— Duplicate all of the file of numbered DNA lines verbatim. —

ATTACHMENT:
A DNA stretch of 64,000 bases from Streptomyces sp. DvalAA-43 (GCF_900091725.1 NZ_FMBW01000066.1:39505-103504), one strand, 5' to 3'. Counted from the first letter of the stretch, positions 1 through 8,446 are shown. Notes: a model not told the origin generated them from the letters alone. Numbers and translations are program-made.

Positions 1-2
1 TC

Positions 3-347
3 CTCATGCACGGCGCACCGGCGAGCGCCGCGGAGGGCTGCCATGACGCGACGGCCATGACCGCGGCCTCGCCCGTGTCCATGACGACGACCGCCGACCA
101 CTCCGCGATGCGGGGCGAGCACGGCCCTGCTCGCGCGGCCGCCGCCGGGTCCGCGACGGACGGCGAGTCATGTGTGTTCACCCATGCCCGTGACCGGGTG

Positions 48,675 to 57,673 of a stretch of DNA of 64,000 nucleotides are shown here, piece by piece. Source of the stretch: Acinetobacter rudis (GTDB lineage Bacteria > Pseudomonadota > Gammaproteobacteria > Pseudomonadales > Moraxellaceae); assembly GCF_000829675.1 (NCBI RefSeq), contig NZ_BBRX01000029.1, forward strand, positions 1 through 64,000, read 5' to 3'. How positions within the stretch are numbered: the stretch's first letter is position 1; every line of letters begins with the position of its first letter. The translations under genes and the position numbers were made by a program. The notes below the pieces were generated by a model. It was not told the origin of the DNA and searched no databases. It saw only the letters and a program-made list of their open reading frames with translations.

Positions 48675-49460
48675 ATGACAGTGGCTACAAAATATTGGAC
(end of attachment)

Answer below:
A DNA stretch of 64,000 bases from Streptomyces sp. DvalAA-43 (GCF_900091725.1 NZ_FMBW01000066.1:39505-103504), one strand, 5' to 3'. Counted from the first letter of the stretch, positions 1 through 8,446 are shown. Notes: a model not told the origin generated them from the letters alone. Numbers and translations are program-made.

Positions 1-2
1 TC

Positions 3-347
3 CTCATGCACGGCGCACCGGCGAGCGCCGCGGAGGGCTGCCATGACGCGACGGCCATGACCGCGGCCTCGCCCGTGTCCATGACGACGACCGCCGACCA
101 CTCCGCGATGCGGGGCGAGCACGGCCCTGCTCGCGCGGCCGCCGCCGGGTCCGCGACGGACGGCGAGTCATGTGTGTTCACCCATGCCCGTGACCGGGTG

Positions 48,675 to 57,673 of a stretch of DNA of 64,000 nucleotides are shown here, piece by piece. Source of the stretch: Acinetobacter rudis (GTDB lineage Bacteria > Pseudomonadota > Gammaproteobacteria > Pseudomonadales > Moraxellaceae); assembly GCF_000829675.1 (NCBI RefSeq), contig NZ_BBRX01000029.1, forward strand, positions 1 through 64,000, read 5' to 3'. How positions within the stretch are numbered: the stretch's first letter is position 1; every line of letters begins with the position of its first letter. The translations under genes and the position numbers were made by a program. The notes below the pieces were generated by a model. It was not told the origin of the DNA and searched no databases. It saw only the letters and a program-made list of their open reading frames with translations.

Positions 48675-49460
48675 ATGACAGTGGCTACAAAATATTGGAC